I first heard Damian Cooper speak several years ago at a four-day assessment summit (one of those Solution Tree productions).

That event came at a good time in my professional development because I was starting to question the evaluation methods I had picked-up along the way. I hadn’t properly considered why I marked the way I did, or assigned the work I did. It was just what I saw teachers doing during my practicum placements and early teaching experiences, and it matched-up with what I remembered from when I was a high school student. I’ve learned a lot about assessment since my pre-service days, and Cooper’s talk yesterday acted as a mental checklist for me in terms of how much my own practice is changing as I work with new students and abilities each year.

Yesterday, Cooper also talked about how to incorporate various approaches and strategies into our mixed ability classes. He prefers the term “responsive” rather than “differentiated” and noted that differentiation shouldn’t undermine the integrity of the assignment. (Using a common rubric for the choices will help ensure that learning goals are being met.) He also talked about scheduling mini-lessons with targeted groups of students, while the rest of the class is working. Levelled checklists are another tool his students have used, to ensure work is ready to submit for final assessment. He progresses students through various levels of checklists, if necessary.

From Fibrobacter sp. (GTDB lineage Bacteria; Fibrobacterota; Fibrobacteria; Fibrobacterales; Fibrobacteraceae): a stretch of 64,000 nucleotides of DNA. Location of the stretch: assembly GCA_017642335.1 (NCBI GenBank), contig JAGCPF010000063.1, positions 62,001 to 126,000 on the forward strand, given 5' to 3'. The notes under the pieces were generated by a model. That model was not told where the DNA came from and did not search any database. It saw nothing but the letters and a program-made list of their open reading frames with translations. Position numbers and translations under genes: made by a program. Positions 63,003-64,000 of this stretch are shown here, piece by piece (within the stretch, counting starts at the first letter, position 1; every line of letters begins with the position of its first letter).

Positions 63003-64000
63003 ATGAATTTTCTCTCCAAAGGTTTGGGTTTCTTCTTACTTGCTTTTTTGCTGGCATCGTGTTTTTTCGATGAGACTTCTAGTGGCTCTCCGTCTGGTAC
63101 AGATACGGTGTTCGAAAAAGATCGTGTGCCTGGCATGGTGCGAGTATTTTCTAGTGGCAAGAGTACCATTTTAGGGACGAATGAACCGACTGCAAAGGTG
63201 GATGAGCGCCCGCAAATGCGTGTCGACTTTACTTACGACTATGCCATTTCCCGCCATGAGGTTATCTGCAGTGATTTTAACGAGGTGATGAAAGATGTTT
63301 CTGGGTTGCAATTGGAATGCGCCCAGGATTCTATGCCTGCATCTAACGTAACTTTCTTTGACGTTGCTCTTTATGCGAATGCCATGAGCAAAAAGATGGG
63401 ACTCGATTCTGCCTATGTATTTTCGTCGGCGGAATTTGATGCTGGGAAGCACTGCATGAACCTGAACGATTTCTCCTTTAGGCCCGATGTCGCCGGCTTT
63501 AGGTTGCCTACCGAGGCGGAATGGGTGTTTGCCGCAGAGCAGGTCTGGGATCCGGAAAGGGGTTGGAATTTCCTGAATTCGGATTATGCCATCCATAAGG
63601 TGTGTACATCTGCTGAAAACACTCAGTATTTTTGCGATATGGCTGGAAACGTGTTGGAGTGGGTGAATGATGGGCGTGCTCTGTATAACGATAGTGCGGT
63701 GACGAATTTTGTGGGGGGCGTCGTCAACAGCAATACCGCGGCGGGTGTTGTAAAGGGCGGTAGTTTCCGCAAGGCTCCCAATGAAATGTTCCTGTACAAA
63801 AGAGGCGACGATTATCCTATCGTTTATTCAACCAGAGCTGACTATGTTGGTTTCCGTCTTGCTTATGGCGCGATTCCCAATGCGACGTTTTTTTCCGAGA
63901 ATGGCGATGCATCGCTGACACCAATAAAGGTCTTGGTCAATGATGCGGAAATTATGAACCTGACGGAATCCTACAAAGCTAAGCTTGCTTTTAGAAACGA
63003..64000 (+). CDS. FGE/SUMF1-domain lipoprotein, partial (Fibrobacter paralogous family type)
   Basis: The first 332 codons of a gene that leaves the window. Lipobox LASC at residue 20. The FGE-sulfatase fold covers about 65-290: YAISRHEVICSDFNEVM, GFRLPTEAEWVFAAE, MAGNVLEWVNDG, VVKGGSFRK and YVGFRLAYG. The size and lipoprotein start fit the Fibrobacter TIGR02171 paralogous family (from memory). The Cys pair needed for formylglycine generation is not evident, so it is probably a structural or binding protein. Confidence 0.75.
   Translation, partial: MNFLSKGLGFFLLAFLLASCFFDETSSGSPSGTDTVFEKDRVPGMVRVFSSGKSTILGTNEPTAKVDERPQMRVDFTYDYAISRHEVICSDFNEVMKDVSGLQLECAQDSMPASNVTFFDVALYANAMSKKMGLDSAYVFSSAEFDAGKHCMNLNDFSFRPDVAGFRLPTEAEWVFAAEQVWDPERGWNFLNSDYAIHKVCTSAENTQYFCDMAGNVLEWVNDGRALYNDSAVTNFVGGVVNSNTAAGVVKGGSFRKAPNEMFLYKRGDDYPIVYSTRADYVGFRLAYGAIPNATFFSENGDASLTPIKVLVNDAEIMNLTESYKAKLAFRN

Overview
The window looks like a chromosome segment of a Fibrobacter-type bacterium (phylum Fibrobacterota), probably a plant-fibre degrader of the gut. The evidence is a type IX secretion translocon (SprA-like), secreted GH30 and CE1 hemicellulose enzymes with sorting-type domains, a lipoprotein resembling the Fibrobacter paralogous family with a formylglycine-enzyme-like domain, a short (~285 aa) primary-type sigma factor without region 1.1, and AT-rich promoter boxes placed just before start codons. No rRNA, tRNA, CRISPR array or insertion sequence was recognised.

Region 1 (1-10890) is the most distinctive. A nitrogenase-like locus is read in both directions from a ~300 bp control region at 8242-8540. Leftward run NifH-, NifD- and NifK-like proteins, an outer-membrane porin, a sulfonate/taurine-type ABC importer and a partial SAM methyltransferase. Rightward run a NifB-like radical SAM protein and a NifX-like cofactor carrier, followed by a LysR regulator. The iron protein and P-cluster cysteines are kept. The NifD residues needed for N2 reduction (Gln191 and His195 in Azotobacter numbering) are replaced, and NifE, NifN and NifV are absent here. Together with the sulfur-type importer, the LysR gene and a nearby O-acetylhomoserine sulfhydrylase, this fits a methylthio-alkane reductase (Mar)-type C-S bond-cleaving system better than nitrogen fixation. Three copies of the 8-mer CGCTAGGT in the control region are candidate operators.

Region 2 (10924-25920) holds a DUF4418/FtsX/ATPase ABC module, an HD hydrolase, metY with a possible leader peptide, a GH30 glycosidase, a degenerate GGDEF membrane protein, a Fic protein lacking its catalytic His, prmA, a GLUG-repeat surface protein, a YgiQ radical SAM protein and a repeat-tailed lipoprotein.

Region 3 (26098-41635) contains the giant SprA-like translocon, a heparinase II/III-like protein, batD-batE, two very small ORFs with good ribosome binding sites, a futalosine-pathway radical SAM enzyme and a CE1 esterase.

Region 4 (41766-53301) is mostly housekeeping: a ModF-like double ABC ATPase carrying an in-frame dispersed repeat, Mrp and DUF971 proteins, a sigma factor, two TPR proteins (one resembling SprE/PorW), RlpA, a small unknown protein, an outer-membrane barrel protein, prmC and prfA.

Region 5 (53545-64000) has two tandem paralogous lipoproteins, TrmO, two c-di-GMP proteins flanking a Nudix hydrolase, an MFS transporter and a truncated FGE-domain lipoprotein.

After his talk, the one big thing on my to-do list for this year is to provide time for students to process and use the feedback they receive from myself and peers. I’ll have a chance to do that in the upcoming week, since I just had some of my classes do peer feedback last week.